- Suitable for low-risk small, superficial basal cell carcinomas
- Best avoided if tumor in site at high risk of recurrence
- Results in inflammatory reaction, maximal 3–4 days after procedure
- Treatment repeated 7 days after initial treatment
- Excellent cosmetic results
Imiquimod is an immune response modifier.
- Best used for superficial basal cell carcinomas less than 2 cm diameter
- Applied three to five times each week, for 6–16 weeks
- Results in a variable inflammatory reaction, maximal at three weeks
- Minimal scarring is usual
5-Fluorouracil cream is a topical cytotoxic agent.
- Used to treat small superficial basal cell carcinomas
- Requires prolonged course, eg twice daily for 6–12 weeks
- Causes inflammatory reaction
- Has high recurrence rates
Radiotherapy or X-ray treatment can be used to treat primary basal cell carcinomas or as adjunctive treatment if margins are incomplete.
- Mainly used if surgery is not suitable
- Best avoided in young patients and in genetic conditions predisposing to skin cancer
- Best cosmetic results achieved using multiple fractions
- Typically, patient attends once-weekly for several weeks
- Causes inflammatory reaction followed by scar
- Risk of radiodermatitis, late recurrence, and new tumors
Advanced or metastatic basal cell carcinoma treatment
Locally advanced primary, recurrent or metastatic basal cell carcinoma requires multidisciplinary consultation. Often a combination of treatments is used.
- Targeted therapy
Targeted therapy refers to the hedgehog signalling pathway inhibitors, vismodegib and sonidegib. These drugs have some important risks and side effects.
Basal cell carcinoma prognosis
Most basal cell carcinomas are cured by treatment. Cure is most likely if treatment is undertaken when the lesion is small.
Death from basal and squamous cell skin cancers is uncommon. It’s thought that about 2,000 people in the US die each year from these cancers, and that this rate has been dropping in recent years. Most people who die from these cancers are elderly and may not have seen a doctor until the cancer had already grown quite large. Other people more likely to die of these cancers are those whose immune system is suppressed, such as people who have had organ transplants.
About 50% of people with basal cell carcinoma develop a second one within 3 years of the first. They are also at increased risk of other skin cancers, especially melanoma. Regular self-skin examinations and long-term annual skin checks by an experienced health professional are recommended.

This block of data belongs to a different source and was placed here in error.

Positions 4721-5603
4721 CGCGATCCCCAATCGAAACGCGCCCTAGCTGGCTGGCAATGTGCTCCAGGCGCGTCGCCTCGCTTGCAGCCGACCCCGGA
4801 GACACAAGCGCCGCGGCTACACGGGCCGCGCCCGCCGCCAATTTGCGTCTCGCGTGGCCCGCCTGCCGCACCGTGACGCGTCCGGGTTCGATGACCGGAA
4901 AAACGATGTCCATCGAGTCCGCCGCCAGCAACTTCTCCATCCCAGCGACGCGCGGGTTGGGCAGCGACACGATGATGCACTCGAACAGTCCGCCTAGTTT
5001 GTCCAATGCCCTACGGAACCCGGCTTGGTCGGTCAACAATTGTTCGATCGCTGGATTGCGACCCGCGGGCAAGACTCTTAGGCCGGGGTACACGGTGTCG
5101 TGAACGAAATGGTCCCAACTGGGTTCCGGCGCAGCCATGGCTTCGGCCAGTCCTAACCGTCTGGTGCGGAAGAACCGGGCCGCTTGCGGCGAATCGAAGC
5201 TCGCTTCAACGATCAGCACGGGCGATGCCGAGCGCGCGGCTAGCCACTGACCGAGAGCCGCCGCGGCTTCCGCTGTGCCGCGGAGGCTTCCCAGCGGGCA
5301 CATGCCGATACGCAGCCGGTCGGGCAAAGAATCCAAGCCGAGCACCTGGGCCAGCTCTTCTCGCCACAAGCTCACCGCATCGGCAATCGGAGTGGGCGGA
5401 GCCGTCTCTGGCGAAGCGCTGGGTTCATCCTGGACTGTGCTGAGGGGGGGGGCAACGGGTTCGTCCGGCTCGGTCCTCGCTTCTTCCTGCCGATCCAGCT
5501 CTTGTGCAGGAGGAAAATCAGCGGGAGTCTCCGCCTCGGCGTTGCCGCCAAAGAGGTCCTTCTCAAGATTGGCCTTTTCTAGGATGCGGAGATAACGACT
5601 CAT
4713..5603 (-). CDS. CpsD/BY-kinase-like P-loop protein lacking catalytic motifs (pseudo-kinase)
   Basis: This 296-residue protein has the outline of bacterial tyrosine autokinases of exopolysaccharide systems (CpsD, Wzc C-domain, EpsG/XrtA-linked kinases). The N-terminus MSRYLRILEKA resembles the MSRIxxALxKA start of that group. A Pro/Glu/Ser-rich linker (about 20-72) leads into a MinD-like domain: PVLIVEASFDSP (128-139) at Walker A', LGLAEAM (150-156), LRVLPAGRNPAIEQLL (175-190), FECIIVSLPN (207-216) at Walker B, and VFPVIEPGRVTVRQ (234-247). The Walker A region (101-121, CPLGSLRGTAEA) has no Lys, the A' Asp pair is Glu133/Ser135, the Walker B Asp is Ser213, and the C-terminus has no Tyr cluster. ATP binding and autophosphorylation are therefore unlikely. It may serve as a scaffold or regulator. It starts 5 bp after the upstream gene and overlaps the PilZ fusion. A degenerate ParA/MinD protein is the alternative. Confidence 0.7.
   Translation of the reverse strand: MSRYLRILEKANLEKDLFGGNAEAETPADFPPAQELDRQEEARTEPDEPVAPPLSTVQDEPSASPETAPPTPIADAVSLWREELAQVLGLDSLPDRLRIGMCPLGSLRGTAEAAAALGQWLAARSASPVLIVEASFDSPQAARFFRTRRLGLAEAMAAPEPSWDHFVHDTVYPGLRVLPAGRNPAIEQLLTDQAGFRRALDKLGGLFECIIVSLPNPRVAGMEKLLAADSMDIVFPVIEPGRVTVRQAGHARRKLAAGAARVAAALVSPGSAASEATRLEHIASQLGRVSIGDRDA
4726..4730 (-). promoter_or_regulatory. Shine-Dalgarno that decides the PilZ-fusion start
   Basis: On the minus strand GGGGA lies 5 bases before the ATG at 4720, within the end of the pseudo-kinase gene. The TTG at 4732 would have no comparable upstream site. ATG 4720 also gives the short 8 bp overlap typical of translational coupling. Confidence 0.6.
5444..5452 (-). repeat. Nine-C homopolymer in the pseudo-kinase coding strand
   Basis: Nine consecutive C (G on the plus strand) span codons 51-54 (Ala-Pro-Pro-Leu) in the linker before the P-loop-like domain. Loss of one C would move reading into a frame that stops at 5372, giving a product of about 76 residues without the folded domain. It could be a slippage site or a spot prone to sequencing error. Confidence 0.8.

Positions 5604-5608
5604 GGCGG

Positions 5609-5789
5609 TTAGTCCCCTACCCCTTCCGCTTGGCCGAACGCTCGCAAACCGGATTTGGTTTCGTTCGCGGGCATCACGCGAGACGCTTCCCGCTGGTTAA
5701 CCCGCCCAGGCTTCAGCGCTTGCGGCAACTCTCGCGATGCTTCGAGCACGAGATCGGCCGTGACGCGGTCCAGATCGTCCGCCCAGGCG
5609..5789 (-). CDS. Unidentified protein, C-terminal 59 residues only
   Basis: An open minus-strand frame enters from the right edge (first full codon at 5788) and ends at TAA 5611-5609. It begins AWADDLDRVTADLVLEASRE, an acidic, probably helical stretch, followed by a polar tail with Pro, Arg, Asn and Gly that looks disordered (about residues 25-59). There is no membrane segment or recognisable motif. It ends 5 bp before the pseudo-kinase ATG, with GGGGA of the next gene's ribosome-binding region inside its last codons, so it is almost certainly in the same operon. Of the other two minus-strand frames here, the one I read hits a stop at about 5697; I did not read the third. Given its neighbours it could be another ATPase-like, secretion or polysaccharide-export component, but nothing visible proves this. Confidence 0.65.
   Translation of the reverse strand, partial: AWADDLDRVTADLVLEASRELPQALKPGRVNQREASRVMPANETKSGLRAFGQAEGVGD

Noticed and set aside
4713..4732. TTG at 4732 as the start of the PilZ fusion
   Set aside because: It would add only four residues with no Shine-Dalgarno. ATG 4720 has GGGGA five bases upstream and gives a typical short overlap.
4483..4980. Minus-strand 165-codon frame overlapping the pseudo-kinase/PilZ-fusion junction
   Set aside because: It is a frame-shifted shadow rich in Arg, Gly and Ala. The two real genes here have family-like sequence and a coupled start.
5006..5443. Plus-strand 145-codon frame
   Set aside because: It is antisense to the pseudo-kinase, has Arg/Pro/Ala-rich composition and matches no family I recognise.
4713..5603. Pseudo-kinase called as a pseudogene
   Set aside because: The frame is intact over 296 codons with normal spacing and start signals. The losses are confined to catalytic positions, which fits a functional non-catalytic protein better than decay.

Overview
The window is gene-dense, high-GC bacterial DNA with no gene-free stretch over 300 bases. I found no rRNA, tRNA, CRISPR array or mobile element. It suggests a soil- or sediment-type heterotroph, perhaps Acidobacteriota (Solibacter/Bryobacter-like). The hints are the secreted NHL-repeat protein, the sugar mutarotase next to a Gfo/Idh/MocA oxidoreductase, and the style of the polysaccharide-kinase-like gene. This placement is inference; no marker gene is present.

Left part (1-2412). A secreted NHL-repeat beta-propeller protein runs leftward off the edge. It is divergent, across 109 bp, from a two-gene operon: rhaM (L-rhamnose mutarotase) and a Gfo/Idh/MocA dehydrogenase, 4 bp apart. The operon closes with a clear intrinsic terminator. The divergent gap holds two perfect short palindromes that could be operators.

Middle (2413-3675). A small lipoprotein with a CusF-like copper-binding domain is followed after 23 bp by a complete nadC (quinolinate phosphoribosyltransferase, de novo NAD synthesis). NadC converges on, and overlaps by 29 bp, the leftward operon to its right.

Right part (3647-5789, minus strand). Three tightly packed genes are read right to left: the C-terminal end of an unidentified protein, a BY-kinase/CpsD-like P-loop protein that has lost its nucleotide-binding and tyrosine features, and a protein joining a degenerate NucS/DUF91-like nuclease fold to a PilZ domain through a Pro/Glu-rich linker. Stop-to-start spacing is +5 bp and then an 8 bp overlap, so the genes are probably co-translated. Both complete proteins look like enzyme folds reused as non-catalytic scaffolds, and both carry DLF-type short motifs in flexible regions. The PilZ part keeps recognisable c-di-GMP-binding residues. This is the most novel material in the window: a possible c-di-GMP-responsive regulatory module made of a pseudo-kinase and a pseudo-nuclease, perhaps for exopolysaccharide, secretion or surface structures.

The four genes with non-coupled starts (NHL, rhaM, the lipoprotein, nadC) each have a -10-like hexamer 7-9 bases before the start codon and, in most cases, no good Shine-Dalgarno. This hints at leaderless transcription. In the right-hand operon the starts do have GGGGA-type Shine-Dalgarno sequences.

Squamous cell carcinoma in children
Cutaneous squamous cell carcinoma (SCC) is a common type of keratinocyte cancer, or non-melanoma skin cancer. It is derived from cells within the epidermis that make keratin — the horny protein that makes up skin, hair and nails.
Cutaneous squamous cell carcinoma is an invasive disease, referring to cancer cells that have grown beyond the epidermis. Squamous cell carcinoma can sometimes metastasise (spread) and may prove fatal.
Cutaneous squamous cell carcinomas present as enlarging scaly or crusted lumps. They usually arise within pre-existing actinic keratosis or intraepidermal carcinoma.
- They grow over weeks to months
- They may ulcerate
- They are often tender or painful
- Located on sun-exposed sites, particularly the face, lips, ears, hands, forearms and lower legs
- Size varies from a few millimetres to several centimetres in diameter.
Types of cutaneous squamous cell carcinoma
Distinct clinical types of invasive cutaneous squamous cell carcinoma include:
- Cutaneous horn — the horn is due to excessive production of keratin
- Keratoacanthoma — a rapidly growing keratinising nodule that may resolve without treatment
- Carcinoma cuniculatum (‘verrucous carcinoma’), a slow-growing, warty tumour on the sole of the foot.
- Multiple eruptive squamous cell carcinoma/keratoacanthoma-like lesions arising in syndromes, such as multiple self-healing squamous epitheliomas of Ferguson-Smith and Grzybowski syndrome
The histopathologist may classify a tumor as well differentiated, moderately well differentiated, poorly differentiated or anaplastic cutaneous squamous cell carcinoma. There are other variants.